BHP Billiton chairman Jacques Nasser has slammed the Queensland government's decision to raise coal royalties, describing it as an ''unbelievable'' and ''counter-productive'' move that would cause more job losses and lost investment.
Mr Nasser said the budget decision to raise royalties from 10 per cent to 12.5 per cent for coal prices above $US100 a tonne - an attempt to boost its coffers by $1.6 billion - would heap further pressure on miners already struggling under declining coal prices, a high dollar and high labour and capital expenditure costs. The royalty rises to 15 per cent for coal prices above $US150 a tonne.
''I would suspect that many coalmines in Queensland today will be cash-flow negative,'' he said at a business lunch in Melbourne.
Australia's biggest miners have been hit by a slump in commodity prices due to slowing economic growth in China, driven in part by political uncertainty caused by an upcoming once-in-a-decade leadership transition, made more dramatic by the mysterious absence - rumoured to be due to ill health - of Vice-President Xi Jinping.
Premier Wen Jiabao has also been forced to deliver a strident defence of China's economy on Tuesday at the World Economic Forum, where he pledged to act to boost growth.
Benchmark iron ore prices have rebounded in the past two sessions from below $US90 a tonne to just above $US100 a tonne, but remain well off the $US180 a tonne levels of just a year ago.
BHP, Rio Tinto and Xstrata have all hit out at the Queensland
government's tax slug, which comes as the industry sheds workers, closes mines and delays projects because of falling commodity prices.
BHP has put the brakes on more than $50 billion of investment and on Monday announced the closure of its Gregory coking-coal mine in the Bowen Basin, with the loss of 300 jobs.
Iron ore miner Fortescue recently sacked about 1000 staff and cut its planned capital expenditure by a quarter.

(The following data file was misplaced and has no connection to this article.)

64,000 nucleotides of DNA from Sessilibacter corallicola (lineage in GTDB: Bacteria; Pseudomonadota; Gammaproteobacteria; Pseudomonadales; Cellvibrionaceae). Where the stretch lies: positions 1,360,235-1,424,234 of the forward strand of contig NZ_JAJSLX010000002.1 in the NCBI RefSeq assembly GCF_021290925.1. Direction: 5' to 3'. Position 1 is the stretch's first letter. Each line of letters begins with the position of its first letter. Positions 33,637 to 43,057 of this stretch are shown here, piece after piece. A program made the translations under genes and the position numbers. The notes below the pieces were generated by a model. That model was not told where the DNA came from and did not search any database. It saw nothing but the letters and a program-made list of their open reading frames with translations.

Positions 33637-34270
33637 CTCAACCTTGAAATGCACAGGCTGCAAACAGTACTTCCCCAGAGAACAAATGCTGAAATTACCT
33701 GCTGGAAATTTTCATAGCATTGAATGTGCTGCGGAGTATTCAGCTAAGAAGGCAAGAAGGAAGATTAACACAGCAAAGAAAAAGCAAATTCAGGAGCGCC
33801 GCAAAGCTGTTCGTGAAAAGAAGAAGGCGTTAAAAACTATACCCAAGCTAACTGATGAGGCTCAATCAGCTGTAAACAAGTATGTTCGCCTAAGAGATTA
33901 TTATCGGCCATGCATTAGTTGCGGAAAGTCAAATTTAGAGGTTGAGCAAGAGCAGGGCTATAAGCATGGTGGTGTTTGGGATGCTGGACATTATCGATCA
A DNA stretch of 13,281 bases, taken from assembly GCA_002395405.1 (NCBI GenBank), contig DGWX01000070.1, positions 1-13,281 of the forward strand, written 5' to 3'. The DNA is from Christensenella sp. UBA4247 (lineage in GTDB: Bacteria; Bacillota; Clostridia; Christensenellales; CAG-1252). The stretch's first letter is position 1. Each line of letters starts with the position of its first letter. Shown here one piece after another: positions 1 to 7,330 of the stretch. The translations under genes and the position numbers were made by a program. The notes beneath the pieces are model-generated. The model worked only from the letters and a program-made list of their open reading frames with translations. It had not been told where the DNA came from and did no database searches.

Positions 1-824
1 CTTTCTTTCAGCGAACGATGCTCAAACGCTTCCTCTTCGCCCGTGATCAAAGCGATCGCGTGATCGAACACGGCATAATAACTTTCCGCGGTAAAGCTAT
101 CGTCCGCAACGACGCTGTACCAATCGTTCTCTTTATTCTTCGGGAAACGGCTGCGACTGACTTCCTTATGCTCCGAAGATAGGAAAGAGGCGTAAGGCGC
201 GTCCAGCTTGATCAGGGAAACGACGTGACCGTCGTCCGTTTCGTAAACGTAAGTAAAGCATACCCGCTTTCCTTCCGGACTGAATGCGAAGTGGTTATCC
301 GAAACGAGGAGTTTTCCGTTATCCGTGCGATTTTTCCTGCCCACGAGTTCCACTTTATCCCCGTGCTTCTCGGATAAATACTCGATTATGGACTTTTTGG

''What we are going through is a wake-up call for everyone,'' Mr Nasser said yesterday.
The chairman of the world's biggest miner also called on both federal and state governments to ''stop fiddling'' with new taxes - including Canberra's carbon and mining taxes and work more closely with industry to provide a more sustainable and stable investment environment.
''At the moment, no change in taxation policy in Australia is a good change,'' Mr Nasser said. ''Because it seems to me every time they change, it's to the detriment of industry and economic growth.''
The former global president of automotive giant Ford said the constant reference of a two-speed economy in an attempt to justify ''handicapping'' the mining industry ''was driving him nuts'' and it was akin to ''taking out a shotgun'' and shooting an elite athlete in the foot.
Mr Nasser was tight-lipped when asked about any potential succession plans for chief executive Marius Kloppers, who has been in the top job for five years.
''If I look at the top team of BHP Billiton … I wouldn't swap that team for any other team, and that says something,'' he said.
''I wouldn't swap them when the world was booming, and I certainly wouldn't swap them now because times are more difficult.''
BHP gained 27¢, or 0.8 per cent, to $32.85.